Bouygues Telecom, her phone company, told her that they could not revoke the computer-generated bill or stop the balance from being subtracted from her bank account.

Finally, San Jose was able to convince the company to admit the problem, according to the news agency. The bill was actually only 117.21 euros ($151).

Image Credit: Apple iPhone 4s vs Samsung Galaxy note / sidduz / CC BY 2.0

 

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Cloud Roundup and Links of Interest – April 30

Cloud Computing a Lifesaver?

Cloud Computing - a life saverIn spite of its current popularity, many people don’t realize the cloud’s potential extends far beyond trimming budgets and bolstering the next social networking start-up.

Cloud computing is proving it can be an important tool for extending or even saving human life, according to an article from Silicon Angle.

Case in point: Cycle Computing created 51,132-core supercomputer on the cloud to test 21 million synthetic compounds that could be useful in treating cancer. The cluster ran for 3 hours on March 30 and cost $4,828.85. A comparable build out using a traditional infrastructure approach would have cost over $20 million and taken months to deploy. The same research could have taken a year to complete if the simulation was run on the 1,500-core cluster Cycle Computing’s client, Schrödinger, typically used for biotechnology and pharmaceutical research.

Researchers no longer have to endure the longs waits to rent time from supercomputing centers or obtain billions in funding, which is substantially speeding innovation in the industry, according to Silicon Angle.

Snapguide Becomes First to Have Seamless Pinterest Integration

Snapguide, a newcomer in the Apple App Store looking to make its mark in the social media world, wants to increase Pinterest’s presence on third-party mobile apps.

The app lets users create how-to guides, allowing them to easily incorporate pictures and videos. The idea is to post the guides online and share knowledge with others in a social and viral way. It has had integration with other networks such as Facebook and Twitter from the outset, some three weeks ago. But now, recognizing the extreme growth and increasing importance of Pinterest, it has added that to the list.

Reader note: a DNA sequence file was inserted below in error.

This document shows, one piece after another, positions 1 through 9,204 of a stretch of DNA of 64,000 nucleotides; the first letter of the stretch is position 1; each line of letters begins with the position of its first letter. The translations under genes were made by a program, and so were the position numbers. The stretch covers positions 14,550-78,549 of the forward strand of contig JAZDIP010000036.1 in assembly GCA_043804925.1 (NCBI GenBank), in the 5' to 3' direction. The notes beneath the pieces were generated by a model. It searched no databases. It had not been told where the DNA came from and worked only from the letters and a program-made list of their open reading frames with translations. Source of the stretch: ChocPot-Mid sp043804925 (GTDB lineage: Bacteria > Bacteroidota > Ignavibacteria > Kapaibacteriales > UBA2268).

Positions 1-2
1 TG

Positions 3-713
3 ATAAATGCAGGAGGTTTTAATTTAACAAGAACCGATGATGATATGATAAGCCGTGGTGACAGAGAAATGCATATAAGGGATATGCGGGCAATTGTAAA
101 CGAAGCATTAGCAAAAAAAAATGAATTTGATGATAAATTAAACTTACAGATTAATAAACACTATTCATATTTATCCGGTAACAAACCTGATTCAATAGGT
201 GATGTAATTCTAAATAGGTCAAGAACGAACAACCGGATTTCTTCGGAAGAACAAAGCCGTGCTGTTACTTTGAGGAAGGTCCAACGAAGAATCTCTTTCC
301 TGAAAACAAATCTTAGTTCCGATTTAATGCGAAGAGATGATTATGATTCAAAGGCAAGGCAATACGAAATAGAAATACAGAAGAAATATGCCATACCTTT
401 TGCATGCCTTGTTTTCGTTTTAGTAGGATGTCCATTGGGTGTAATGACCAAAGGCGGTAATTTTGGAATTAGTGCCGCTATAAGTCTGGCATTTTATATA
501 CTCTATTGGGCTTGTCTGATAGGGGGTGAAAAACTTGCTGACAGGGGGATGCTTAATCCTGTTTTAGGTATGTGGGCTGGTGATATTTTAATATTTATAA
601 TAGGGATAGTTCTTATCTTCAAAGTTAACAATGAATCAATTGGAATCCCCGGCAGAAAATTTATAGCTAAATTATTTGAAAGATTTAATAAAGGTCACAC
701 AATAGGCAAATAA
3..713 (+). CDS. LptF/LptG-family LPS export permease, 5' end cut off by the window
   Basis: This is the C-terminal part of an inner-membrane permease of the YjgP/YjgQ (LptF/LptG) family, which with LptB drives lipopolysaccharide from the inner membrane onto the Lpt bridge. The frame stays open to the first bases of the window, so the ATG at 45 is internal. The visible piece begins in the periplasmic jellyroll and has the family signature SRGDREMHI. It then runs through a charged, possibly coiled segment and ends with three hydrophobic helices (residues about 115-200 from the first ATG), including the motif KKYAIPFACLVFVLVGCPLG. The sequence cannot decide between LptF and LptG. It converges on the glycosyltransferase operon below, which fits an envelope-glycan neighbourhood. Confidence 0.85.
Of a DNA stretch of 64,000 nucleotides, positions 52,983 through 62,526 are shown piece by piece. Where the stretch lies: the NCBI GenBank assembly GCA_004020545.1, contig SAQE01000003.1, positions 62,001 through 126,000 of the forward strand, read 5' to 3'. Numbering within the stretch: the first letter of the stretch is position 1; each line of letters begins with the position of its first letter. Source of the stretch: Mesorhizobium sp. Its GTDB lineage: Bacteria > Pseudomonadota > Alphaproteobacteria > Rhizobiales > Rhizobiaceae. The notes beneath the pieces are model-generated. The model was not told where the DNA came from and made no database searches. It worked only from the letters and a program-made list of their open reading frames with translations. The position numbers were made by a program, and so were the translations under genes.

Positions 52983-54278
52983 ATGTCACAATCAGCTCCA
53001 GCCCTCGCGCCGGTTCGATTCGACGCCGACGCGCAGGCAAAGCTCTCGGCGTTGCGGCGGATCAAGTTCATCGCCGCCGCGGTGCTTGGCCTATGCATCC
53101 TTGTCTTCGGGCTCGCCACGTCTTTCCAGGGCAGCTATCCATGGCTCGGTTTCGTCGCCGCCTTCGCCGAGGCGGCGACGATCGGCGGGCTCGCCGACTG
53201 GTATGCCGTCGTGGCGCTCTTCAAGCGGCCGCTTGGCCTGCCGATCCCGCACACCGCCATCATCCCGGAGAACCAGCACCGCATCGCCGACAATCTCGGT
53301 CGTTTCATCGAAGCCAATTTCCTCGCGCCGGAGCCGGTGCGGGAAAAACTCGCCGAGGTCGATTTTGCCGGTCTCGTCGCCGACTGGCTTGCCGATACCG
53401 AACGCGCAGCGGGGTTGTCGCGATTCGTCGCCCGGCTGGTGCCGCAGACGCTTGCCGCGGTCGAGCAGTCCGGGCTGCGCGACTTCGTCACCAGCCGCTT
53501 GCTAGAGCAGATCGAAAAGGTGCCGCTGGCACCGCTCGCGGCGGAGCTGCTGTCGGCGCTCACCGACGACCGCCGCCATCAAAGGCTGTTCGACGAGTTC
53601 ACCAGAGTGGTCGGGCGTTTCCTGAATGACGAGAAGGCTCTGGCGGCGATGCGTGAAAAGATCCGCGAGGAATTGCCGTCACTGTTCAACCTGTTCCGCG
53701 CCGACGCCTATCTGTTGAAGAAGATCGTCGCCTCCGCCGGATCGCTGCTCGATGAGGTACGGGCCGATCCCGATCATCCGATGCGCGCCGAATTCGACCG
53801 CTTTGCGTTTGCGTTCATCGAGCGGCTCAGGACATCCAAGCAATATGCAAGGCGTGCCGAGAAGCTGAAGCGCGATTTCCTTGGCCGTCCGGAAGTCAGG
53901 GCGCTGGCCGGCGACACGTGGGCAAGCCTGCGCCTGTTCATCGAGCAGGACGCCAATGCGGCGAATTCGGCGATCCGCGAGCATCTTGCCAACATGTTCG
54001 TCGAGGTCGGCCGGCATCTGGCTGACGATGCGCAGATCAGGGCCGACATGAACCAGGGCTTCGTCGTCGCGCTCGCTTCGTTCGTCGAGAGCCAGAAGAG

Because Pinterest doesn’t have its own application programming interface (API), Snapguide had to work directly with the Pinterest team. The result is a product that works seamlessly for end users. As for whether there will be a Pinterest API any time soon, Snapguide founder Daniel Raffel told paidContent, “I am confident they are doing everything they can to give developers high-quality APIs to interact with. I’m sure some great news will be coming soon and that when they launch developers will be very happy.”

When Calls Truly Get Under Your Skin

Nokia recently filed a patent for a communication system consisting of a magnetic tattoo that would receive signals from a smartphone and vibrate to alert users of incoming calls, according to Smarter Technology.

The new system could enable you to be in constant contact with family and friends. The Finnish phone company is working to develop a tattoo that would vibrate to alert you of a call.

Nokia recently filed a patent for a haptic communication system that would be “capable of detecting a magnetic field and transferring a perceivable stimulus to the skin, wherein the perceivable stimulus relates to the magnetic field.” In such a notification system, a small iron tattoo would be painted on a user’s skin. The tattoo would then be able to receive a magnetic signal and vibrate when the phone is ringing.